- Associated Press - Thursday, August 27, 2015

JEFFERSON CITY, Mo. (AP) - It’s unclear whether halting payments for the current St. Louis football stadium, or refusing to make them for a potential new stadium, would hurt the state’s high credit rating, a state official told Missouri lawmakers Thursday.

The uncertainty comes after several legislators vowed to block spending for a new stadium without a vote by the public or the Legislature - a challenge to efforts by Democratic Gov. Jay Nixon and the St. Louis Regional Convention and Sports Complex Authority to replace the Edward Jones Dome with hopes to keep the Rams in the city. Owner Stan Kroenke is working to move the team to the Los Angeles area.

Plans outlined in a request for tax credits last week include $135 million from the state to help the sports authority make bond payments for the estimated $998 million stadium. That would be possible, members of Nixon’s administration have argued, by extending payments now being made to help pay off the old dome. But both the House and Senate budget chairmen have expressed reluctance to commit the state to more debt.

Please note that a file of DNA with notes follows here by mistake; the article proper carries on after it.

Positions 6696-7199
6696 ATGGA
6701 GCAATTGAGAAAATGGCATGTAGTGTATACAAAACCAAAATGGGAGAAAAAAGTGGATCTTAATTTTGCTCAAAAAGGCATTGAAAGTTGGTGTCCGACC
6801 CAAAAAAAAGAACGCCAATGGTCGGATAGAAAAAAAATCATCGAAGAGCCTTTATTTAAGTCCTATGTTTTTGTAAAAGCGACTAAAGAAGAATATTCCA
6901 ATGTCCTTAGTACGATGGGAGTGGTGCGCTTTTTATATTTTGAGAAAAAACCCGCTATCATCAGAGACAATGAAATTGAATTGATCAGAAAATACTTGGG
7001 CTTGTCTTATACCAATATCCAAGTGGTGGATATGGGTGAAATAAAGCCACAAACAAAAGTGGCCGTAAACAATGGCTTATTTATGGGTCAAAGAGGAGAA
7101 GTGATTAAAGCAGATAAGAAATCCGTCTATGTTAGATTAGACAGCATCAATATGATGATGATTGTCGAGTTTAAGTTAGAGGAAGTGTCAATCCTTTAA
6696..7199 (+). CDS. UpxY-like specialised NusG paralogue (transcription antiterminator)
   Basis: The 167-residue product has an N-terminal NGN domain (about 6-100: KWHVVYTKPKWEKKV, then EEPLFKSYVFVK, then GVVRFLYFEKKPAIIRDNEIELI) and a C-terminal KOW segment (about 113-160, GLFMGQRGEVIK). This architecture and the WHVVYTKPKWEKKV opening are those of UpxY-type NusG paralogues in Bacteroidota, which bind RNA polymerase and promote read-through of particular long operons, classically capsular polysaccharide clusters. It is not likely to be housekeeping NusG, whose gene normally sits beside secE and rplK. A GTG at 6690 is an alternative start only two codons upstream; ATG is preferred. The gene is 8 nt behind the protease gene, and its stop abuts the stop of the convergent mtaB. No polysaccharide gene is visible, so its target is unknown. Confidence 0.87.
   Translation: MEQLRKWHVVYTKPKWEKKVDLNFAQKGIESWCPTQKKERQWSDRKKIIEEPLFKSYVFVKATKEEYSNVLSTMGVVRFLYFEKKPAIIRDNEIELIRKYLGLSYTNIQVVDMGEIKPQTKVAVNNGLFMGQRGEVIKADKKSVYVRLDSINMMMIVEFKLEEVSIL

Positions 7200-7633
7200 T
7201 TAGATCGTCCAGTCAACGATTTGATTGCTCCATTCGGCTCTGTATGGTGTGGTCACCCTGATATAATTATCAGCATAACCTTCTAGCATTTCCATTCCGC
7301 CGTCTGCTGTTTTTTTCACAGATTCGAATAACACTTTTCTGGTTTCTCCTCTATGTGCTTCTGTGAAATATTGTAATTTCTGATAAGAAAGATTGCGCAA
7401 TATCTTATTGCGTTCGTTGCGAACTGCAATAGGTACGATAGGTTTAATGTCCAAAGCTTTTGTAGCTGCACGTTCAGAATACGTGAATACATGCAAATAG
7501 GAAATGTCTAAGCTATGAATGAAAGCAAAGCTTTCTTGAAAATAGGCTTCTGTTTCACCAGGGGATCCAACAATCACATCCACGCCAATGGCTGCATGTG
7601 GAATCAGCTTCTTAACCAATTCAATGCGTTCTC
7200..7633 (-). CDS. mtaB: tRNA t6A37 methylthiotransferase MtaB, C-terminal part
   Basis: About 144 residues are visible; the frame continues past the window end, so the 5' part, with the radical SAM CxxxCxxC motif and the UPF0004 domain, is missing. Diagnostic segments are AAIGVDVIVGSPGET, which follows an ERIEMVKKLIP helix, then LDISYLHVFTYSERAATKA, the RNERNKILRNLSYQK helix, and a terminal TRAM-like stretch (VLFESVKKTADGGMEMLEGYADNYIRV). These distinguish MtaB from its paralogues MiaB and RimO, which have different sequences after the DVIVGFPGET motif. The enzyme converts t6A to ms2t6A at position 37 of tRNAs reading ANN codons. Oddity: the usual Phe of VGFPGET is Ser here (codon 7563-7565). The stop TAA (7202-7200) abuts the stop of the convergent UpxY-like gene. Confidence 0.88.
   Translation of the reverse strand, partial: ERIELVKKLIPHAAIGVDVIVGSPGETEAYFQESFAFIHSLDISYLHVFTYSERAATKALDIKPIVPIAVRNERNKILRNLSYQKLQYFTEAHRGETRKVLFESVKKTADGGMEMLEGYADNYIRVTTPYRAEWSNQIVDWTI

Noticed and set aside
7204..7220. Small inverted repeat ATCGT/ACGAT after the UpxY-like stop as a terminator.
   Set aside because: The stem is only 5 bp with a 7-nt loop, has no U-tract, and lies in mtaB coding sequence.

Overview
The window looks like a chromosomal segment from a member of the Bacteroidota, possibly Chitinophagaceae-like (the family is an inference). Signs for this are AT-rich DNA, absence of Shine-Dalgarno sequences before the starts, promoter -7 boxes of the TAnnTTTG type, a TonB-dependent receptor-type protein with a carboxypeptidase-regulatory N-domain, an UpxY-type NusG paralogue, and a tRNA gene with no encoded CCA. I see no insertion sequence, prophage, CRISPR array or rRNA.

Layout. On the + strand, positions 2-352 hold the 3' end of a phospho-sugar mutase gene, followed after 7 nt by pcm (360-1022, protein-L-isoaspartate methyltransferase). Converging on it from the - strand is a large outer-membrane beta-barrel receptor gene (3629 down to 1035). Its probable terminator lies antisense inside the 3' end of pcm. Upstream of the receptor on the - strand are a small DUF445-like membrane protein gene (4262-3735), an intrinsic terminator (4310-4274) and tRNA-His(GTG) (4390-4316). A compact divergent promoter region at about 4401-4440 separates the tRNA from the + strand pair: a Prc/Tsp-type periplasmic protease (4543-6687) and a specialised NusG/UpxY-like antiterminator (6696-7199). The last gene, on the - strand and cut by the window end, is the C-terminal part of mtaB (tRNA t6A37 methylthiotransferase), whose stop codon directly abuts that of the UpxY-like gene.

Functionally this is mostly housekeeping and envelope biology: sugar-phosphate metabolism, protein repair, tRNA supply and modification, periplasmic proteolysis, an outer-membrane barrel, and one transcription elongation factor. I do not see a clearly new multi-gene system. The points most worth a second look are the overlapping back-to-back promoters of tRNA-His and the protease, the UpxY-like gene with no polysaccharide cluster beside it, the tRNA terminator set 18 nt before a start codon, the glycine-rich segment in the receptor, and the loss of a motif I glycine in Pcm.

What will happen if lawmakers continue to resist is unclear.

Office of Administration Commissioner Doug Nelson said while those who bought bonds used for the current dome were informed that payments are subject to legislative approval, refusing to continue payments constitutes defaulting on a state obligation made to the authority. He said he doesn’t know whether rating agencies would question that and opt to lower the state’s quality credit rating.

“There may be consequences if that payment isn’t met,” Nelson said. “That’s a term of default.”

An administration spokeswoman later said that the same issue could arise if the state enters into a similar arrangement to help finance a new stadium but lawmakers don’t allow the payments, as several have proposed.

Nelson spoke Thursday at a public forum hosted by Republican Sen. Rob Schaaf, one of the most outspoken critics of the plan to use public funding for a stadium. Schaaf said that the state technically is making lease payments, not bond payments, to the sports authority, although the end goal is to pay off bond debt. He suggested the state could refuse to make payments for a new stadium without negative consequences.

“I don’t think it will hurt our credit rating at all,” Schaaf said.

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